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Researchers Identify New Genes Linked With Schizophrenia Risk in First-of-Its-Kind Study

Researchers have made an important discovery about the causes of schizophrenia, a disease related to dementia or fragmented mentality.   Researchers have identified two genes associated with the disease as well as a third gene that carries the risk of schizophrenia and autism. Scientists involved in this research believes, this discovery can go a long way in finding a cure for these kind of diseases. Researchers at the Icahn School of Medicine found that these harmful genes are almost the same in every ethnic or racial group. The findings of this research were published in Nature Genetics . According to an estimate, about one percent of people worldwide suffering from schizophrenia. The scientists identified two risky genes, SRRM2 and AKAP11, based on a comparative analysis of gene sequencing from individuals with schizophrenia and healthy individuals. It compared a dataset of 35,828 patients with schizophrenia to 107,877 healthy or control groups and included a variety of

Researchers Find Microplastics In Human Blood For The First Time

A team of researchers has shown for the first time that plastic particles from plastic items used in our daily lives such as plastic bags, toys, bottles, disposable cutlery have reached measurable levels in human blood.

This research was published in the scientific journal 'Environmental International'. It has been told that the plastic items used by us not only adversely affect the environment but are also being absorbed by our blood flow system.

In the blood samples, the most commonly found polymers were polyethylene terephthalate (PET) and styrene. In addition, polymethyl methacrylate has also been found. Polypropylene has also been found in the analysis but its quantity was not measurable.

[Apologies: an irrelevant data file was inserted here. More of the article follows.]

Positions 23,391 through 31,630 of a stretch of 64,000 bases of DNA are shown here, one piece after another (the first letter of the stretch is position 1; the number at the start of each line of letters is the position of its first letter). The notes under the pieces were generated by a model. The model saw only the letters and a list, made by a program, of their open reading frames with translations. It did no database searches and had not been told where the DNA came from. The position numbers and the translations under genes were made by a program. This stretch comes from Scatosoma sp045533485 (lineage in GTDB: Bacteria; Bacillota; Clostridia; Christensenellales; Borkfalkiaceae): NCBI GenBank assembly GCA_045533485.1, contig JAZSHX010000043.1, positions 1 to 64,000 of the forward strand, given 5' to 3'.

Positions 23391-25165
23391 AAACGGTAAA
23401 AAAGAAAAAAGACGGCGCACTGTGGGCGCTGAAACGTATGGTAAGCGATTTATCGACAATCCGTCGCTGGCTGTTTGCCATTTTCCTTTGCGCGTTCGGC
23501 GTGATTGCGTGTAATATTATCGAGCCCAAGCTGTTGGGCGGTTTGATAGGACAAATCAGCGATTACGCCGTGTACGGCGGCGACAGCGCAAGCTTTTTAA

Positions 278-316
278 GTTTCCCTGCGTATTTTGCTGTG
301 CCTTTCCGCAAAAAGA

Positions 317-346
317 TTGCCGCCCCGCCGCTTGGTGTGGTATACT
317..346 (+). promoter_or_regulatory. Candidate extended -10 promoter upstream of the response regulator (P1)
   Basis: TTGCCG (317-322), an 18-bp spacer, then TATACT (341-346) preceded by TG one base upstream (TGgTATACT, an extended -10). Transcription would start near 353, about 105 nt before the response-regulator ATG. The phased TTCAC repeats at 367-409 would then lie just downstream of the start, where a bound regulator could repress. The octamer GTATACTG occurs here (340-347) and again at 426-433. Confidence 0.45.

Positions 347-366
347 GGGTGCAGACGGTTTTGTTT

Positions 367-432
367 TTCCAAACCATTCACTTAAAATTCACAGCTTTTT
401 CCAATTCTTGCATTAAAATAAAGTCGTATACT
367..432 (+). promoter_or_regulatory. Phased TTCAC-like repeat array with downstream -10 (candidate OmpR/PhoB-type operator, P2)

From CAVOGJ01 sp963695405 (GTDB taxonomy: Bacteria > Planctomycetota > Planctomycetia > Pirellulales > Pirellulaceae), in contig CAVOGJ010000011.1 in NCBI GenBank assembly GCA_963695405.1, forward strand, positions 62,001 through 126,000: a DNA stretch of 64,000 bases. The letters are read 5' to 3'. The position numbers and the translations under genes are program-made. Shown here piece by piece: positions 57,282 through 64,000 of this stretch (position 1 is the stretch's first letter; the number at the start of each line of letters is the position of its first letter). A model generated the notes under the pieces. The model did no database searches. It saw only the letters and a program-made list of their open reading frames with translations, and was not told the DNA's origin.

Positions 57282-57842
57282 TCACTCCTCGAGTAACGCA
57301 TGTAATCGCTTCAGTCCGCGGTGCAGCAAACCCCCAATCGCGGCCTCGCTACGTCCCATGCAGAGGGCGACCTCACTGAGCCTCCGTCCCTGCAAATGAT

PET is commonly found in water, soda, milk, household cleaning products, plastic bags, toys, etc. Polymers of styrene are found in disposable cutlery, plastic models, CD-DVDs, etc.

Heather Leslie, an environmental specialist at Vrije University in Amsterdam, says: 'We have proved that plastic particles are also present in the blood that flows through our body.

The research team has developed an analytical method to prove the presence of micro and nanoplastic particles in human blood.

The presence of plastic building components and polymers was examined in the blood of 22 participants included in the study. The presence of plastic components in the blood was found in 3/4 of the blood samples. In this research, it was revealed that as the infiltration of plastic manufactured items in daily life is increasing, our body also absorbs it and this amount has reached measurable levels.

The average amount of plastic particles in the blood samples of 22 participants in the study was found to be 1.6 micrograms per milliliter (ug/mL). In general, this quantity can be thought of as the equivalent of one teaspoon of plastic particles in 1000 liters of water. Detectable plastic particles were found in 1/4 of the blood samples.

Analyst chemist Marja Lamori of the university said, 'This is the first data set of its kind and more analysis is needed to find out how plastic particles are entering our bodies and how much they affect our body doing harm'.

The research team is now working to find out how easy it is for these plastic particles to enter our bloodstream and reach our tissues and brain. This research has warned us of the new dangers of the negative effects of using plastic products.

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